Surrounded by preserved wetlands in inconspicuous rural western New Jersey, I grew up in close proximity to the natural world. Beginning in this majestic setting, I became fascinated with ecology and behavior. These interests brought me around the world to study the hitchhiking behavior of leaf-cutter ants in Panama and the social behavior of the endangered Grevy’s zebra in Kenya. My undergraduate senior thesis explored the effects of sedimentation on coral morphology and feeding behavior in Southeast Sulawesi, Indonesia.
My current research focuses on male territories and the social system of sea otters. How are males able to attract females? What resources are males defending in their territories? Which resources contribute to male reproductive success? I hope to answer all of these questions during my Ph.D. research at U.C. Santa Cruz.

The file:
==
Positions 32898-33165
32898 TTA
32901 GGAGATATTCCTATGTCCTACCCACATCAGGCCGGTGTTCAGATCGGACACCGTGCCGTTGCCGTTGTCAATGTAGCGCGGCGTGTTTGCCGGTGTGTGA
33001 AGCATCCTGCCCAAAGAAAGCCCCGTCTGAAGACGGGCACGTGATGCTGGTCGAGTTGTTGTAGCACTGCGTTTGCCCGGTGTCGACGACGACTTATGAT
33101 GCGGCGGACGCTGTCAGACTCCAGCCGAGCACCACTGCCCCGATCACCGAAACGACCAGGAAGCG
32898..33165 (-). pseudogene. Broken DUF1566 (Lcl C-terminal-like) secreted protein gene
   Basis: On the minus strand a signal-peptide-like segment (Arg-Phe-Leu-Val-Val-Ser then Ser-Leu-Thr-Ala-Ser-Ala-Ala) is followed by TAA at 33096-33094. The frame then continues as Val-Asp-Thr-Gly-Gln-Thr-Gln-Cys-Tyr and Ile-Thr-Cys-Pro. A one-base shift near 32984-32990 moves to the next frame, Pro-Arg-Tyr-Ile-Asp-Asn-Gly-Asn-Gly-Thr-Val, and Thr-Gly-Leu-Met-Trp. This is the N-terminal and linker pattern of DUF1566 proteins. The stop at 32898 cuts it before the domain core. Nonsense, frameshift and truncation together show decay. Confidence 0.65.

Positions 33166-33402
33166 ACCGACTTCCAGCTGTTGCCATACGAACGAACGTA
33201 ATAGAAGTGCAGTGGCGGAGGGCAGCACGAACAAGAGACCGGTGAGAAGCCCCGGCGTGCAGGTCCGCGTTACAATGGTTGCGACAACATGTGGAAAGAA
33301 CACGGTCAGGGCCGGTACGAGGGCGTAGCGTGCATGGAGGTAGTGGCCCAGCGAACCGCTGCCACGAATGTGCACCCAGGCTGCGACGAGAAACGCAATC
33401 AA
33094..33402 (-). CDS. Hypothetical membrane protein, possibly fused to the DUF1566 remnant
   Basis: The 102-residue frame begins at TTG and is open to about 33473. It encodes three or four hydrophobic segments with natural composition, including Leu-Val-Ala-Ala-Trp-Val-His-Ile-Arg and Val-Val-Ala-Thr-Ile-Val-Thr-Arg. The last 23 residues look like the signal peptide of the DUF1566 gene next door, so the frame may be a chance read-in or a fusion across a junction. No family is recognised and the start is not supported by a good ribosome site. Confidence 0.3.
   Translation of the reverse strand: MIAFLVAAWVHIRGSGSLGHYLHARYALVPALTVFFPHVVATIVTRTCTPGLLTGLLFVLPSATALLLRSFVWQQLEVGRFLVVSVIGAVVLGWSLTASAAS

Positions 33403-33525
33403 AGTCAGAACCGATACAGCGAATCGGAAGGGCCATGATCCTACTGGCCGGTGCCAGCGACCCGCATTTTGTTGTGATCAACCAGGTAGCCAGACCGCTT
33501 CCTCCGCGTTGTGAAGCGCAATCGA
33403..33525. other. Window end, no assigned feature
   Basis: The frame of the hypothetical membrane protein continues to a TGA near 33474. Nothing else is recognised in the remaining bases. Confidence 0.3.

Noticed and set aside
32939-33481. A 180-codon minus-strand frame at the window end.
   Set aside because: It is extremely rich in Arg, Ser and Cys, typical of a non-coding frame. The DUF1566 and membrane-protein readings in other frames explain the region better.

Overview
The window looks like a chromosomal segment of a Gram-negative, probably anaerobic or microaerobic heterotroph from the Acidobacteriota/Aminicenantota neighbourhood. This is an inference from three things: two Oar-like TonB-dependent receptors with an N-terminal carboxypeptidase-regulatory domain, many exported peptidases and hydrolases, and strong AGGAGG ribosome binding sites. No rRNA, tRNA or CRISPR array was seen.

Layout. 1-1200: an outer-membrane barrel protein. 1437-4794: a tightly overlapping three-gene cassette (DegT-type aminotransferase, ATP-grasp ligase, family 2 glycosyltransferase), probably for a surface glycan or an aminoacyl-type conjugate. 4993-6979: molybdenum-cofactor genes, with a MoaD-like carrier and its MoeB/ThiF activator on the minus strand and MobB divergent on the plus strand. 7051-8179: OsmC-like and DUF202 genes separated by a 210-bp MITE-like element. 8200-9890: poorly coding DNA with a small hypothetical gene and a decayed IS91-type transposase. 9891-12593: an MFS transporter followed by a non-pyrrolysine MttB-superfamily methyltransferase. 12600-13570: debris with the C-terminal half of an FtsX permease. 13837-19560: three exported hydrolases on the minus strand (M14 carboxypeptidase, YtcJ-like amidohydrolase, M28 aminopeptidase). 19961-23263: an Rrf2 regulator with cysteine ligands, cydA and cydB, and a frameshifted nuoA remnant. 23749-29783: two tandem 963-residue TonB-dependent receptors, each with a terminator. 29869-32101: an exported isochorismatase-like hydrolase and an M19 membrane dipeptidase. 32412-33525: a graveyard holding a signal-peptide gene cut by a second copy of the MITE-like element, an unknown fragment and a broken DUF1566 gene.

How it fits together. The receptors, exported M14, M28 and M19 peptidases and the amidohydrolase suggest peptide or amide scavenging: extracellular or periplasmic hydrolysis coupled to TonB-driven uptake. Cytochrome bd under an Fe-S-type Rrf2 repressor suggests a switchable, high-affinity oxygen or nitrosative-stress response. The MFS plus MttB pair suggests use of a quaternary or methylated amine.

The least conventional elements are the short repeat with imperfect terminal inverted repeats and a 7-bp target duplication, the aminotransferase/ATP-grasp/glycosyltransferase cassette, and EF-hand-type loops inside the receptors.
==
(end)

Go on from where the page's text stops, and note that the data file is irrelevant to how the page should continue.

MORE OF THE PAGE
My other area of interest is teaching. For the past three years, I have designed and taught inquiry-based activities for undergraduate students at U.C. Santa Cruz. During these activities, I facilitated groups of undergraduates in designing their own field studies in the intertidal habitat at Natural Bridges State Beach. I hope to adapt this activity for the students at Watsonville High School and to offer more opportunities for engaging in real scientific practices. I hope to use my research of a local, threatened, and charismatic species to engage the students of Watsonville High School in science.